Improved broadband and mobile services for rural New Zealand will grow regional economies and boost tourism in key destinations, according to Communications Minister Amy Adams.
A Request for Proposals has been issued to extend the Rural Broadband Initiative (RBI) and provide mobile coverage to black spots on state highways and in tourist areas.
“Around 293,000 rural New Zealanders are accessing better broadband under the first phase of our RBI programme,” Adams said.
“This next stage sees an investment of $150 million to extend coverage to even more New Zealanders.
“My aim is to provide high-speed broadband to the greatest number of under-served rural New Zealanders within the funding available, and give regional communities access to high-speed broadband.
“We also want to improve the reach of mobile services to support safety on State Highways and enhance the visitor experience for tourists.”
Under the RBI Extension, Adams said improved broadband will be delivered to communities unable to access broadband speeds of at least 20 Megabits per second.
For Adams, the Mobile Black Spot Fund will improve the availability of mobile services to areas which do not have coverage from any mobile operator.
In addition, Adams said a “long list” of State Highway and tourism locations has been identified that the Government is interested in seeing proposals for.
There are more than 200 mobile black spots noted in the RFP for potential inclusion but Adams noted that not all those locations will get coverage and others not listed could also end up with increased coverage.
“We identified a long list of mobile black spots to guide respondents to highway zones and tourism areas without mobile coverage,” Adams added.
“The areas finally selected from this list will be as a result of negotiations in the course of the RFP process.”
The RFP is open to any telecommunications technology able to meet a set of user outcomes. For the Mobile Black Spot Fund there’s a minimum requirement to provide 3G voice services, with 4G preferred in tourist areas.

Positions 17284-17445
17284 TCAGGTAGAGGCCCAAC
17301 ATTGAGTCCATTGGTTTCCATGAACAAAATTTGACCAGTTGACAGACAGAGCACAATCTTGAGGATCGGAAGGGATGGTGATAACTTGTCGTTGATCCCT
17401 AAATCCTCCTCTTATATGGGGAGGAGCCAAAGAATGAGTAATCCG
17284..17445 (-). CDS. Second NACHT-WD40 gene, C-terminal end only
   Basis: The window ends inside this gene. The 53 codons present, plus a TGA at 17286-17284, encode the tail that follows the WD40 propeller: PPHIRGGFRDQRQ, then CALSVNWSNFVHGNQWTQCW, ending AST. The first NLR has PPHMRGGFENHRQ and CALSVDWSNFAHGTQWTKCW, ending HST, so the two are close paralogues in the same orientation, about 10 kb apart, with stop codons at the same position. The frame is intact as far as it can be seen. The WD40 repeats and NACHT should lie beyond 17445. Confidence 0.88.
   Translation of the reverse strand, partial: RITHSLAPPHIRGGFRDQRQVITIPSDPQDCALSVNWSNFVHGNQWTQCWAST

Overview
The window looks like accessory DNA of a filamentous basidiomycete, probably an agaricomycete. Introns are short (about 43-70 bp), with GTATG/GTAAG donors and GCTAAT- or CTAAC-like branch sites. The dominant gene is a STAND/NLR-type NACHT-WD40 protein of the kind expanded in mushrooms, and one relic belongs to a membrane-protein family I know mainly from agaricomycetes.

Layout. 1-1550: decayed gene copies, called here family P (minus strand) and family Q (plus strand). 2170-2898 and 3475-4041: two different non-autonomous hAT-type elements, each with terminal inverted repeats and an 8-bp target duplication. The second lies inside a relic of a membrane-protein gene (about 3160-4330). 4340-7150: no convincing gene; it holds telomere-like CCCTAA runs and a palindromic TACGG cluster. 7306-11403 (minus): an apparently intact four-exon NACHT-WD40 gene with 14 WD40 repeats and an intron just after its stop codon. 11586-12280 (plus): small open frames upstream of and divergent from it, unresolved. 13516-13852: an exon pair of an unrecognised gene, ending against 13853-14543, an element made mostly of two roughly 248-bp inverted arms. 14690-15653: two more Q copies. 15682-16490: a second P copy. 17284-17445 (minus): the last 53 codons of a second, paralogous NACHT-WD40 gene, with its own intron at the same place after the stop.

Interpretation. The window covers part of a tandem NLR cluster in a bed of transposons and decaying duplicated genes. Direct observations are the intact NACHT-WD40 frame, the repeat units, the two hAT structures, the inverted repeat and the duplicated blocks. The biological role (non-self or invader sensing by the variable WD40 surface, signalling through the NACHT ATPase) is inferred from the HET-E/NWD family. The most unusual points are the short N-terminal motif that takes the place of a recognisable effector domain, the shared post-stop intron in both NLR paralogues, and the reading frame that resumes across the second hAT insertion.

Adams said the RBI2 and MBSF programmes will deliver open access to government funded infrastructure (towers, cabinets), with exemptions from some obligations for regional operators.
Looking ahead, Adams believes the programmes will contribute towards meeting the Government’s “aspirational targets” for rural broadband.
“We’ve set an ambitious goal of ensuring that by 2025, 99 per cent of New Zealanders will have access to broadband peak speeds of at least 50Mbps, and everyone will have at least 10Mbps,” Adams added.
“We’re interested in seeing how proposals for delivering coverage under the RBI2 and MBSF programmes show an upgrade path in line with this vision.”
It’s expected the first contracts will be awarded by June 2017.
“This is a unique opportunity for national and regional providers to partner with the Government to deliver increased connectivity and improved services to rural communities,” Adams added.
“I encourage network operators regardless of size to put their hand up and be part of this proposal.”
Following the announcement, Spark New Zealand has welcomed the decision to seek proposals to extend the RBI.
“We welcome this decision, and we're looking forward to working our way through the details and working with Government, community stakeholders and other telecommunications network operators to identify how the Government's RBI and Mobile Black Spot Fund can be best directed to improve ultra-fast broadband availability in rural New Zealand,” Spark general manager of regulation, John Wesley-Smith, added.